Retreat offering new LGBT treatment option

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Saturday, July 4
BRATTLEBORO -- For 175 years, the Brattleboro Retreat has remained in business by staying one step ahead of the rest of the mental health field.

Next week, the psychiatric hospital continues in that tradition by opening a new inpatient mental health and addiction treatment program designed exclusively for gay, lesbian, bisexual and transgender patients.

The new unit, which will be housed on its own floor in the Tyler building and will include 16 beds, is the first of its kind in New England and one of only a handful in the country.

"We are doing this because it is consumer driven. People out there are telling us they want something like this," explained Dr. Julie Praus, the medical director for the specialized program that will help LGBT individuals with their addiction and mental health counseling. "We want to provide services to people who feel they are not getting the care they need. There are people who feel like their needs are not being met."

The unit will open Tuesday, July 7.

The clients who choose to enter the new LGBT program will receive the same psychiatric care that is offered throughout the rest of the Retreat.

All of the doctors and support staff have specialized training in working with the LGBT community, said Praus, who is transgender.

"We know what it is like. We know their struggles," said Praus. "We know what they are talking about."

Praus has been practicing psychiatry for 20 years and moved from Minnesota after she was hired to direct the new program.

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She is quick to stress that there is no connection between sexual orientation and mental health or addiction.

But for some who might be coming from a community where their orientation is an issue, challenges with depression and substance abuse could worsen from the rejection they might be going through.

In the new LGBT unit at the Retreat, Praus said, those patients will be treated with the respect and sensitivity needed to encourage recovery.

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"Great psychiatry is great psychiatry and great psychiatric care is great psychiatric care," said Praus. "But it is easier to accept treatment from people who get them and they are in turn more invested in the treatment."

The Retreat started considering the unit about a year ago when officials there thought about ways the hospital could expand its services.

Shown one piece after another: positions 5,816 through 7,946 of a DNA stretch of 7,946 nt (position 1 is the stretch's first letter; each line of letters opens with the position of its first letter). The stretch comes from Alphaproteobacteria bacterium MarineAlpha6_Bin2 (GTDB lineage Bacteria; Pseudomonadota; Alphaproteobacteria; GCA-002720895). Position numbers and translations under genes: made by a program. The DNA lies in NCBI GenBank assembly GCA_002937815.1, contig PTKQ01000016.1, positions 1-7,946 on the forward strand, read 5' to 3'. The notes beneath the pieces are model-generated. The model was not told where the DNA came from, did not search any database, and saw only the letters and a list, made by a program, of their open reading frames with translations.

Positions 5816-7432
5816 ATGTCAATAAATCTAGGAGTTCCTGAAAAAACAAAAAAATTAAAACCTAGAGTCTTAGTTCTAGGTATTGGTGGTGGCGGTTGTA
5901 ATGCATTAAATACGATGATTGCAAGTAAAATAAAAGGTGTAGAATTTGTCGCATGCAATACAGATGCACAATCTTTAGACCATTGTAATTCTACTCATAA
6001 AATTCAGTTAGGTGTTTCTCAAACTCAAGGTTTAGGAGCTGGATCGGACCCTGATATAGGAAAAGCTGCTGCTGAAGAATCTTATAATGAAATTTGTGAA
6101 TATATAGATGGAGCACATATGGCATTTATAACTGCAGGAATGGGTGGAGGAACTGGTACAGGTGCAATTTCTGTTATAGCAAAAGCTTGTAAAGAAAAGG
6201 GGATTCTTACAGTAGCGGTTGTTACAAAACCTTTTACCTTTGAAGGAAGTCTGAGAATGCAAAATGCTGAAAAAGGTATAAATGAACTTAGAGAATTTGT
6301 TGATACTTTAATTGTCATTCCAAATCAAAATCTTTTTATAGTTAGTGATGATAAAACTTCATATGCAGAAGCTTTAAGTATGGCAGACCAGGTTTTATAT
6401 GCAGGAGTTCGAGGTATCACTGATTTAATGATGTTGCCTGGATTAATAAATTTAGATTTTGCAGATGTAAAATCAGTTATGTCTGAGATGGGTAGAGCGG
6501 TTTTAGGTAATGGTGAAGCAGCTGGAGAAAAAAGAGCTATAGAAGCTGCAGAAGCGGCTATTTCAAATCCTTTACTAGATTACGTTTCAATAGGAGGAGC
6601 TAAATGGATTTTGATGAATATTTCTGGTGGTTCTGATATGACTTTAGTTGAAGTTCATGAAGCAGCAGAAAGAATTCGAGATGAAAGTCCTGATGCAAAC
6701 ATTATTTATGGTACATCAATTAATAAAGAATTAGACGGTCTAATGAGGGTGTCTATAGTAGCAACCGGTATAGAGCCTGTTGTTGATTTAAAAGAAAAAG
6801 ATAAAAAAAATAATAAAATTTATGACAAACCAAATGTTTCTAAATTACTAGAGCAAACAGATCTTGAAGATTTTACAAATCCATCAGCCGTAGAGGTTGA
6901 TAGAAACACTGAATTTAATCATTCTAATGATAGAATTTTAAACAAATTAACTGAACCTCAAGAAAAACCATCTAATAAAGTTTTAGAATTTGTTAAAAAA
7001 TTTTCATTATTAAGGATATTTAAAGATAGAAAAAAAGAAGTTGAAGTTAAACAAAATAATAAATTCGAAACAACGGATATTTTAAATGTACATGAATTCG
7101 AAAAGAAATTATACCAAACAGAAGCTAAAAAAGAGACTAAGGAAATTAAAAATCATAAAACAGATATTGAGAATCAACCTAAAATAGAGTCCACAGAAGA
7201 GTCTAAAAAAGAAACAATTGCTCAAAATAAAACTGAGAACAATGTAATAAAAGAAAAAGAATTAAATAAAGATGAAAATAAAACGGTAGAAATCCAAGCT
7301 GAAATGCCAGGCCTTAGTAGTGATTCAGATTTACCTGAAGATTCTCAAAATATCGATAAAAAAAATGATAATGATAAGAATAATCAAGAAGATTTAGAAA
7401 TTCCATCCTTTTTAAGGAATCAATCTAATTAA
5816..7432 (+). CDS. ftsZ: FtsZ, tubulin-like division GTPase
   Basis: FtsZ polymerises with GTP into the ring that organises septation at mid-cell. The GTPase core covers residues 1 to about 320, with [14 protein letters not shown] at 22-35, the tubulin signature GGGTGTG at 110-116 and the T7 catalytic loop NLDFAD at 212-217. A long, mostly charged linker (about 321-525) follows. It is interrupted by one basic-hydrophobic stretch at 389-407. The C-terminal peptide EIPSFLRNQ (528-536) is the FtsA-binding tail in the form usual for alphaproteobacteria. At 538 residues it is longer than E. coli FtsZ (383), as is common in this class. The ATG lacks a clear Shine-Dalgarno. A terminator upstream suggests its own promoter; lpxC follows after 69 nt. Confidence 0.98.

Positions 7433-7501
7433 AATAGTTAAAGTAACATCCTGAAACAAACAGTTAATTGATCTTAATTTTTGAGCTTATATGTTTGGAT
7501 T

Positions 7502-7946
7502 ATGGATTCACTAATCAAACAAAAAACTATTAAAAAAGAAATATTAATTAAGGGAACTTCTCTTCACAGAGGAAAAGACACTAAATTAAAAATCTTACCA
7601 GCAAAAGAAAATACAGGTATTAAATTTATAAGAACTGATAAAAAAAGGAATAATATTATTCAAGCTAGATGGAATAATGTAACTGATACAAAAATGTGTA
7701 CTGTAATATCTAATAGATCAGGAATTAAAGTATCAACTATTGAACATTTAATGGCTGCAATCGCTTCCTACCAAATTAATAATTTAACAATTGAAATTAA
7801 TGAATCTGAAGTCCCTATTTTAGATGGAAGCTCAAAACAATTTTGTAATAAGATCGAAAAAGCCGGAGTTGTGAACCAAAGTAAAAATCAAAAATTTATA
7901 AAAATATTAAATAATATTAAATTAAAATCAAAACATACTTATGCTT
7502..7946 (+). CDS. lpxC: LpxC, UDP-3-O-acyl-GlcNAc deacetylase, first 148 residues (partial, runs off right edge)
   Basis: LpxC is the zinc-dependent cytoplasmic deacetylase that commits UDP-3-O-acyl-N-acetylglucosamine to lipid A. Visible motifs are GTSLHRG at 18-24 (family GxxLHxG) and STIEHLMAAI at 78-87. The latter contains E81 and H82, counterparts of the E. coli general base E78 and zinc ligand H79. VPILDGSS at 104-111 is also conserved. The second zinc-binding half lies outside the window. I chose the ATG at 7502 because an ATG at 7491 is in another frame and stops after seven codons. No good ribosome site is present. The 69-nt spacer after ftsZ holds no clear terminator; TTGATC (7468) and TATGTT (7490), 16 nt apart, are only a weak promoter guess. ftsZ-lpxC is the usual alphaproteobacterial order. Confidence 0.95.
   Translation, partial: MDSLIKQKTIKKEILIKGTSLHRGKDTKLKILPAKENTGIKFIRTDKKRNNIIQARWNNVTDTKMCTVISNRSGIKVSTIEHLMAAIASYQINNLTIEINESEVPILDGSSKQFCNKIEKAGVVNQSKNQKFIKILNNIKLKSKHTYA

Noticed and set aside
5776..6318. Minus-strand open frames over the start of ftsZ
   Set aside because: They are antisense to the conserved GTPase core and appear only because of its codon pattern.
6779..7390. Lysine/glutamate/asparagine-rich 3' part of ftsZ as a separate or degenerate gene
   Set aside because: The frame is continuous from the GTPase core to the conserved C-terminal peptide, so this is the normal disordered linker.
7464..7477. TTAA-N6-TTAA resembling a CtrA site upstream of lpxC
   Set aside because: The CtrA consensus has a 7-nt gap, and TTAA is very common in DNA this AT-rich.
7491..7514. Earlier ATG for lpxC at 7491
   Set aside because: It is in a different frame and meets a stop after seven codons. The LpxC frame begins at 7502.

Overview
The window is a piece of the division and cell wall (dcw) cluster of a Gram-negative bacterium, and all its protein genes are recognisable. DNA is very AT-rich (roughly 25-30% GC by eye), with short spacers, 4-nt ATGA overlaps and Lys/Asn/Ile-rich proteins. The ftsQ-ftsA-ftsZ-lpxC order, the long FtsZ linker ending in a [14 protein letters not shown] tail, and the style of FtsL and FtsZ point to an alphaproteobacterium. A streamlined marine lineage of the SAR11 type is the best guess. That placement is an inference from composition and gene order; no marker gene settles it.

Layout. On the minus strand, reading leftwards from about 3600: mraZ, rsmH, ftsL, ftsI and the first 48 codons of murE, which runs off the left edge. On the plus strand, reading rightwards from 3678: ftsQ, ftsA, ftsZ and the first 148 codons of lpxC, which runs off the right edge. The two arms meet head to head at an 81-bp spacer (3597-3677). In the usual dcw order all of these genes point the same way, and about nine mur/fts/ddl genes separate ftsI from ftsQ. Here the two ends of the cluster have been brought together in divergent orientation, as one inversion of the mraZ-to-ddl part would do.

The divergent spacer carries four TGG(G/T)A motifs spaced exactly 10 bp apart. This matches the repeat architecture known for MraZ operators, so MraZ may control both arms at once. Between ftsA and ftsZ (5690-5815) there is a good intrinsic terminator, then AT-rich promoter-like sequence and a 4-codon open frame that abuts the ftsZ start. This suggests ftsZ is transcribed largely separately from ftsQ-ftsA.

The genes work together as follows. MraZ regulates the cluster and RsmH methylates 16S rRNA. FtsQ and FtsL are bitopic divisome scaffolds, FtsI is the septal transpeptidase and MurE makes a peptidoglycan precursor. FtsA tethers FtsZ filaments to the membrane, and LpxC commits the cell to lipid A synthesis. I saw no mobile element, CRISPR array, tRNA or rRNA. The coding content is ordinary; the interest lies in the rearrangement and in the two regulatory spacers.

After hearing about similar programs in California, Florida and Minnesota, Retreat staff decided to start its own LGBT unit in Brattleboro.

Retreat director of marketing and communication Julia Sorensen said the hospital is attracting attention from mental health professionals around the country.

In the coming months the hospital is also going to introduce a program serving uniformed workers, such as police officers, firefighters and military personnel.

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"We are expanding and growing. We were looking for a niche we could serve and this was one of them." Sorenson said. "People want to be in a culturally specific unit and that's what we're providing."

Sorenson likened the new unit to any other hospital program that stresses its cultural identity.

A devout Catholic might choose a Catholic hospital and an Orthodox Jew might want to be treated by doctors who share his or her faith.

Lesbians, gays, bisexuals and transgenders in New England now have an option to work with doctors and be among other patients like them while trying to heal.

The Retreat will be advertising the new program in LGBT publications as well as with traditional health care media.

Sorenson said the hospital was committed to keeping the unit open as interest and awareness grows.

"People will be coming here for the same reasons they come to the Retreat in general," she said. "They are coming to receive care for their mental illness or addiction and when you have these issues you want to be fully understood and in an environment that is culturally affirming. A unit like this would not have happened 25 years ago. Part of being a successful organization is being able to adopt to what is in the world and that is a continuing process."

Howard Weiss-Tisman can be reached at or 802-254-2311, ext. 279.


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